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02. November 2011

Minister Dlamini-Zuma visits Berlin

Berlin, 2 November 2011. Minister Dr Nkosazana Dlamini-Zuma, the Minister of Home Affairs in the Republic of South Africa, undertook a courtesy call to Parliamentary State Secretary Dr Ole Schröder of the Interior Ministry of the Federal Republic of Germany, during her visit to Berlin.

Minister Dlamini-Zuma was in Berlin to deliver a keynote speech as the Guest of Honour at the Caroline von Humboldt Award Ceremony at the Humboldt University. The Prize carries a value of 15.000 Euros and was awarded for the second time. This year it went to physicist, Dr Constanza Toninelli for her research on “Organic Molecules in Disordered Photonic Structures: from co-operative effects in mesoscopic ensembles to a random quantum network”. The introduction of molecular nanophotonics as a novel research field will reshape the research landscape in this field and will add to the existing body of knowledge.

In her speech, Minister Dlamini-Zuma emphasised the importance of gender equality, stating that “It seems that despite some advances in the emancipation of women, males and females continue to interact in a social context that is essentially skewed towards a masculine paradigm.  Patriarchy has become so entrenched we are no longer even aware of it.  Although it is very difficult to defeat this, we must keep going and indeed, it will be a long journey.”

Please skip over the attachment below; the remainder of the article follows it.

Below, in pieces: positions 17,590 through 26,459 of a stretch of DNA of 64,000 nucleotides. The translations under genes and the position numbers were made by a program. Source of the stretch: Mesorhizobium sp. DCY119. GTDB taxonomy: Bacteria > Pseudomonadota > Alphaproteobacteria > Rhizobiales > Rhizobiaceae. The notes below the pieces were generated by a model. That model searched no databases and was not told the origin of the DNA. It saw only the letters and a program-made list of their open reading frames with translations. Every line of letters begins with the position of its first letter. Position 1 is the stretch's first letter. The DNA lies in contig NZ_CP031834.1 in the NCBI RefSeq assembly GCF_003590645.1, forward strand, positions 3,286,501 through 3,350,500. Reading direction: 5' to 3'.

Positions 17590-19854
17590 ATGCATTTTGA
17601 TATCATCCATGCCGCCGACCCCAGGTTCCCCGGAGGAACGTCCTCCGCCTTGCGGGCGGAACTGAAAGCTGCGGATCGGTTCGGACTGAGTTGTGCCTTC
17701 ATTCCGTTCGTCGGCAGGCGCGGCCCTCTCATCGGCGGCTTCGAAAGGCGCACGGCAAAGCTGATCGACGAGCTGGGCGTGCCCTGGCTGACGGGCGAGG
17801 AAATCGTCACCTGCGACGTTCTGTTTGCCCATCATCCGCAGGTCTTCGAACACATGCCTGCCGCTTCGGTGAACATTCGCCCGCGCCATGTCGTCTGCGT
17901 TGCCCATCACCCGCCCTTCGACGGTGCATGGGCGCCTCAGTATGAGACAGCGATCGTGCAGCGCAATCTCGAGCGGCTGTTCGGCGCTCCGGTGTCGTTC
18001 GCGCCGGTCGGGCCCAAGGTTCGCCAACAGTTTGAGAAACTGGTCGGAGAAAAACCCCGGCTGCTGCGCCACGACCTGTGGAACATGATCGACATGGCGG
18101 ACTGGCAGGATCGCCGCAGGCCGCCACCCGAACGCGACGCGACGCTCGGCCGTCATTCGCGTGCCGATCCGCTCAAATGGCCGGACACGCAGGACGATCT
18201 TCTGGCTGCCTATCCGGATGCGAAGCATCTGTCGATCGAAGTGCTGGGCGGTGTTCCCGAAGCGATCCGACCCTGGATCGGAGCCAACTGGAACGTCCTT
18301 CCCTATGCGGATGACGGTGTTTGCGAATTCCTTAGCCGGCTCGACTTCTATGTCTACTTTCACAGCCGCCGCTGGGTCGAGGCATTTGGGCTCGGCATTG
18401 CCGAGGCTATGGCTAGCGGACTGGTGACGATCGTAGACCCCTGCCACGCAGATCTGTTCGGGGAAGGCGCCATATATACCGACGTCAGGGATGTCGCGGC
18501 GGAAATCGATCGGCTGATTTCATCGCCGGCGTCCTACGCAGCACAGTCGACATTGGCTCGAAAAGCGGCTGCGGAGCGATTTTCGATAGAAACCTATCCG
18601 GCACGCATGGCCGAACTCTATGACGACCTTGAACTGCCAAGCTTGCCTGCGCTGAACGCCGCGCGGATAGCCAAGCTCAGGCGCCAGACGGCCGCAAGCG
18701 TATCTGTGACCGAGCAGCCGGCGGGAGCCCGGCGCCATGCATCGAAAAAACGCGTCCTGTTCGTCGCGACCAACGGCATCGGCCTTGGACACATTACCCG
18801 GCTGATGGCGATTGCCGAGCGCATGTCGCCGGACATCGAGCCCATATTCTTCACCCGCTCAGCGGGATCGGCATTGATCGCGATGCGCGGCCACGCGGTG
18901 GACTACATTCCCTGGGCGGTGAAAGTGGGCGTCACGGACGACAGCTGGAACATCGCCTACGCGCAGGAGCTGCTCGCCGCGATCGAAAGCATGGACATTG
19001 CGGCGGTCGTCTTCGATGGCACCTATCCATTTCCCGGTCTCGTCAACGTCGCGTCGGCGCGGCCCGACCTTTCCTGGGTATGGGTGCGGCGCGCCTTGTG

The Minister also honoured all the women who have fought for women´s rights and highlighted that women nowadays have to fulfill various roles: “Today women need not be restricted in their achievements merely for having been born female.  We owe this to the many women who have come before us, fighting for empowerment, equality and emancipation.  We often have to work harder than our male counterparts while also fulfilling our traditional roles as mothers, caregivers, wives and housekeepers.  Even today, there are countries where females do not earn the same salaries as male employees, even when they do the same jobs.  This phenomenon exists not only in the developing but also in some developed countries.” This is also true for Germany where even though the Chancellor is a woman, women earn on average 23% less than their male counterparts.

The Minister´s speech captured many hopeful aspects and emphasised that South Africa is a forerunner in gender equality with its very modern Constitution stating that “I am certain many of you are familiar with the African Union (AU) commitment to achieve gender parity by 2020.  South Africa is however committed to achieving this by 2015.  It is my firm conviction that when women find themselves in positions of leadership they should strive not merely to maintain the status quo in a man’s world, but rather to change this man’s world into a human world.”

(This document is available in English only)



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